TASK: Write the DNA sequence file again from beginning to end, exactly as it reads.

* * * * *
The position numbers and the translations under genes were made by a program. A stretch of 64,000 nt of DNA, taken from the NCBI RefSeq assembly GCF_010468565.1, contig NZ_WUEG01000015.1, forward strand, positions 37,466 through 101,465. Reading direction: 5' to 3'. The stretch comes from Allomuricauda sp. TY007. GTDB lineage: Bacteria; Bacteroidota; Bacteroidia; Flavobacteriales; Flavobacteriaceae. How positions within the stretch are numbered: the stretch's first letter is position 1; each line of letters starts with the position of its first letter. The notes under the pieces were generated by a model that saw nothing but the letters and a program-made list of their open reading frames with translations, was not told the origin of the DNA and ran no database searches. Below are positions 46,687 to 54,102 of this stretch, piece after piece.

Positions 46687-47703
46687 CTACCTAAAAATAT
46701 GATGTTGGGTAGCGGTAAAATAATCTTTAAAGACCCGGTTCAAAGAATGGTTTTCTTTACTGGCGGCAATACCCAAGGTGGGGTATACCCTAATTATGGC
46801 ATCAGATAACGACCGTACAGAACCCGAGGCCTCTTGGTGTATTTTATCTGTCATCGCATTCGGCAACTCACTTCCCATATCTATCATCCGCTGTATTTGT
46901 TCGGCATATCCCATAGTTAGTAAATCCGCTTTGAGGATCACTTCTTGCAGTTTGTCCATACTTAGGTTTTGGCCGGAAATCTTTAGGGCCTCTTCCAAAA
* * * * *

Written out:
The position numbers and the translations under genes were made by a program. A stretch of 64,000 nt of DNA, taken from the NCBI RefSeq assembly GCF_010468565.1, contig NZ_WUEG01000015.1, forward strand, positions 37,466 through 101,465. Reading direction: 5' to 3'. The stretch comes from Allomuricauda sp. TY007. GTDB lineage: Bacteria; Bacteroidota; Bacteroidia; Flavobacteriales; Flavobacteriaceae. How positions within the stretch are numbered: the stretch's first letter is position 1; each line of letters starts with the position of its first letter. The notes under the pieces were generated by a model that saw nothing but the letters and a program-made list of their open reading frames with translations, was not told the origin of the DNA and ran no database searches. Below are positions 46,687 to 54,102 of this stretch, piece after piece.

Positions 46687-47703
46687 CTACCTAAAAATAT
46701 GATGTTGGGTAGCGGTAAAATAATCTTTAAAGACCCGGTTCAAAGAATGGTTTTCTTTACTGGCGGCAATACCCAAGGTGGGGTATACCCTAATTATGGC
46801 ATCAGATAACGACCGTACAGAACCCGAGGCCTCTTGGTGTATTTTATCTGTCATCGCATTCGGCAACTCACTTCCCATATCTATCATCCGCTGTATTTGT
46901 TCGGCATATCCCATAGTTAGTAAATCCGCTTTGAGGATCACTTCTTGCAGTTTGTCCATACTTAGGTTTTGGCCGGAAATCTTTAGGGCCTCTTCCAAAA